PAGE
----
THE criminal justice system is flawed. Many of its key assumptions about human nature lack evidence. Deep-set prejudices make it hard for some defendants to get a fair trial. False confessions are rife. Lawyers are no more honest than anyone else, and judges no less susceptible to bias. Juries often make terrible decisions. Too many cases ride on expert testimony that jurors and judges are ill-equipped to understand.
So says Adam Benforado, in his provocative book Unfair. His criticisms are not new. The usual response from the legal profession is that the system is the best it can be, and a notable improvement on such previous incarnations as summary justice and vigilantism. But Benforado, an associate professor of law and former lawyer, thinks we could do a lot better – by bringing behavioural science into the mix.
In Unfair, he argues that most errors in criminal justice stem from the failure to take into account the frailties of human cognition, memory and decision-making. “We think we understand the factors that determine whether a cop draws his gun, where police departments and prosecutors allocate precious resources, how high a judge sets bail, and if legislators pass a tough new crime bill,” he writes. “But a growing body of scientific evidence suggests that we are not the consistent, rational number-crunchers that we suppose.”
As well as being a legal scholar, Benforado is well versed in behavioural science: the two disciplines meet in many of his papers. Much of the psychological research he presents has been documented, including Stanley Milgram’s obedience experiments and Daniel Kahneman’s studies on heuristics. But the implications for justice are less well known, and are shocking.
Consider, for example, that the police interrogation technique most commonly used in the US amounts to coercion and has led to numerous false confessions; that even with training, police officers are no better at spotting deception than anyone else; that the behavioural cues that jurors are encouraged to monitor in defendants for signs of guilt are largely meaningless; and that the lack of diversity among judges – in gender, race, background and political orientation – has resulted in a dangerously constricted notion of right and wrong.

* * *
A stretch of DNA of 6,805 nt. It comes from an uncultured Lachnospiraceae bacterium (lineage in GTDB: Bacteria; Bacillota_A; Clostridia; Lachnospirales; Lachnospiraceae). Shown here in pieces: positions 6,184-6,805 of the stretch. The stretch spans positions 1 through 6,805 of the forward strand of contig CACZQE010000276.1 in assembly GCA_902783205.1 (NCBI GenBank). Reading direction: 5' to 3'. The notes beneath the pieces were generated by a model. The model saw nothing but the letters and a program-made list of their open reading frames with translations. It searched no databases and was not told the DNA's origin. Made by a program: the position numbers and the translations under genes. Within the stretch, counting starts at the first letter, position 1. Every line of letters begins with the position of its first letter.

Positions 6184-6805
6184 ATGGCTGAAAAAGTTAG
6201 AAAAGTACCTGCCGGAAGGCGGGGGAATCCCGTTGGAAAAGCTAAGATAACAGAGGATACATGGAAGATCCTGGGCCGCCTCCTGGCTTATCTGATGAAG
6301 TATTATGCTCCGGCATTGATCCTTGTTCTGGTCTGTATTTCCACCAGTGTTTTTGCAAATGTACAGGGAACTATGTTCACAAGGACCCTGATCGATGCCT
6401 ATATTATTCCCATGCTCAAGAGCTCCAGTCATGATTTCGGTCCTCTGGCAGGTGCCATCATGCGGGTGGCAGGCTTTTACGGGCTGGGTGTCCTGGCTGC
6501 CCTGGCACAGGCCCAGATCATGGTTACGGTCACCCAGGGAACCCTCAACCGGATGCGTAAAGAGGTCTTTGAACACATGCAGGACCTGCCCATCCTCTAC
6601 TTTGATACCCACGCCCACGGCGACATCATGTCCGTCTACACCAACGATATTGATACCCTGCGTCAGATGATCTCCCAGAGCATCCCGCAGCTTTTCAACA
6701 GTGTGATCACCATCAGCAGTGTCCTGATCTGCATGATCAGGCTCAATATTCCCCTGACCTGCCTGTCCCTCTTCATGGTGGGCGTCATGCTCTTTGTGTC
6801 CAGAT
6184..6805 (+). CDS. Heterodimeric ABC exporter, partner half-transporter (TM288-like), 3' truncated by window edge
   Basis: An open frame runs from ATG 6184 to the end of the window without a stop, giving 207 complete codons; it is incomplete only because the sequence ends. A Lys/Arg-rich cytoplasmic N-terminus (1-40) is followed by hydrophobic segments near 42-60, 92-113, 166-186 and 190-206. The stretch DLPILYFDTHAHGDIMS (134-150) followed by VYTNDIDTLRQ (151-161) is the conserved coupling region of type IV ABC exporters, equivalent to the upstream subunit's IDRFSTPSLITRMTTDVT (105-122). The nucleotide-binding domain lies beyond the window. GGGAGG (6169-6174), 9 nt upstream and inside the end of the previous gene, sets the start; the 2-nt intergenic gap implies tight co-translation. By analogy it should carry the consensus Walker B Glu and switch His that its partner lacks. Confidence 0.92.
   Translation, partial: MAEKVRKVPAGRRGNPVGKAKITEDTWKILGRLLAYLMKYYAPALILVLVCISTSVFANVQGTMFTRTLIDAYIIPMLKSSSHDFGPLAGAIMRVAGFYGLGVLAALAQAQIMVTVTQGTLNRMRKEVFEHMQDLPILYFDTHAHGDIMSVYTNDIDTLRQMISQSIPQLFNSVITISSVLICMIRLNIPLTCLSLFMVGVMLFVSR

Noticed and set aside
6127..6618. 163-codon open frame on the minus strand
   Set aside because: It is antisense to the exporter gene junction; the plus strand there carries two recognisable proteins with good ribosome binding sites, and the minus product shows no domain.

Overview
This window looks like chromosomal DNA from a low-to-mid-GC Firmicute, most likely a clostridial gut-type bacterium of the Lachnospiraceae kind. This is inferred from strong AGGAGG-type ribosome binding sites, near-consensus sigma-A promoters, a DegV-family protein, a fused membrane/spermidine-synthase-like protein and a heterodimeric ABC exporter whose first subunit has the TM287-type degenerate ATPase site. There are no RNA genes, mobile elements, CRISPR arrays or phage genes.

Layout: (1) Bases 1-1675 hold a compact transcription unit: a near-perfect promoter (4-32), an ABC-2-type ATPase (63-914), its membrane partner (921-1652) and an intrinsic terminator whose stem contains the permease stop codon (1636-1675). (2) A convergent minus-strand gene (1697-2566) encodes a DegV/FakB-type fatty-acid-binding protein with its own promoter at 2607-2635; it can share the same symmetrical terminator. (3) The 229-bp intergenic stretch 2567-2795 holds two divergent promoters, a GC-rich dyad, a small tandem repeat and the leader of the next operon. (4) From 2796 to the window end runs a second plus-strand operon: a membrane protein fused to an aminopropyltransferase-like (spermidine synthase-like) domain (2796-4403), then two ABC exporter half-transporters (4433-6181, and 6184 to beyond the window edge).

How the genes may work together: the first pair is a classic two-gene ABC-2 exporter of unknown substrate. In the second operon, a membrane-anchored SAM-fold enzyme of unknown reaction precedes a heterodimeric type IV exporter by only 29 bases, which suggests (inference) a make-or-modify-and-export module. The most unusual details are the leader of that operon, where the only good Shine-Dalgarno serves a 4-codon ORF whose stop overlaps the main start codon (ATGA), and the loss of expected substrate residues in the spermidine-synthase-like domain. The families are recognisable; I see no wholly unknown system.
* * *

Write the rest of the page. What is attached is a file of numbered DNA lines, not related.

Benforado’s solutions are radical. He recommends banning all procedures known to be troublesome, such as in-court identification line-ups (easily corrupted) and expert witnesses loyal to one side (he would make them all independent, funded by both parties). He also favours disposing of live trials, replacing them with virtual environments where participants interact using avatars. “When you don’t know if a defendant is black or white, slim or obese, old or young, attractive or unattractive, it is far less likely that biases grounded in these interpersonal differences will exert an influence.”
Does he expect too much from science? He is occasionally over-eager to apply laboratory findings to real-world situations. For instance, he proposes using fMRI to screen jurors for inherent biases towards certain groups, even though there is much disagreement among researchers about whether fMRI could do any such thing, and recent research shows that biases do not affect perception as strongly as is commonly supposed.
And some of his arguments end up spiralling beyond the orbit of both science and law. How can we legally resolve the insight, from social psychology research, that a person’s decision to commit a crime is part-determined by psychological and situational influences beyond their control? Unsurprisingly, he leaves that hanging.
Yet this is a book everyone in the legal profession should read, and the rest of us too, for it is as much about the confounding idiosyncrasies of everyday behaviour as inequity in law. “The main enemy of justice does not lie in the corrupt dispositions of a few bigoted cops, stupid jurors, or egotistical judges,” Benforado says. “It is found inside the mind of each of us.”
This article appeared in New Scientist under the headline “When justice goes wrong”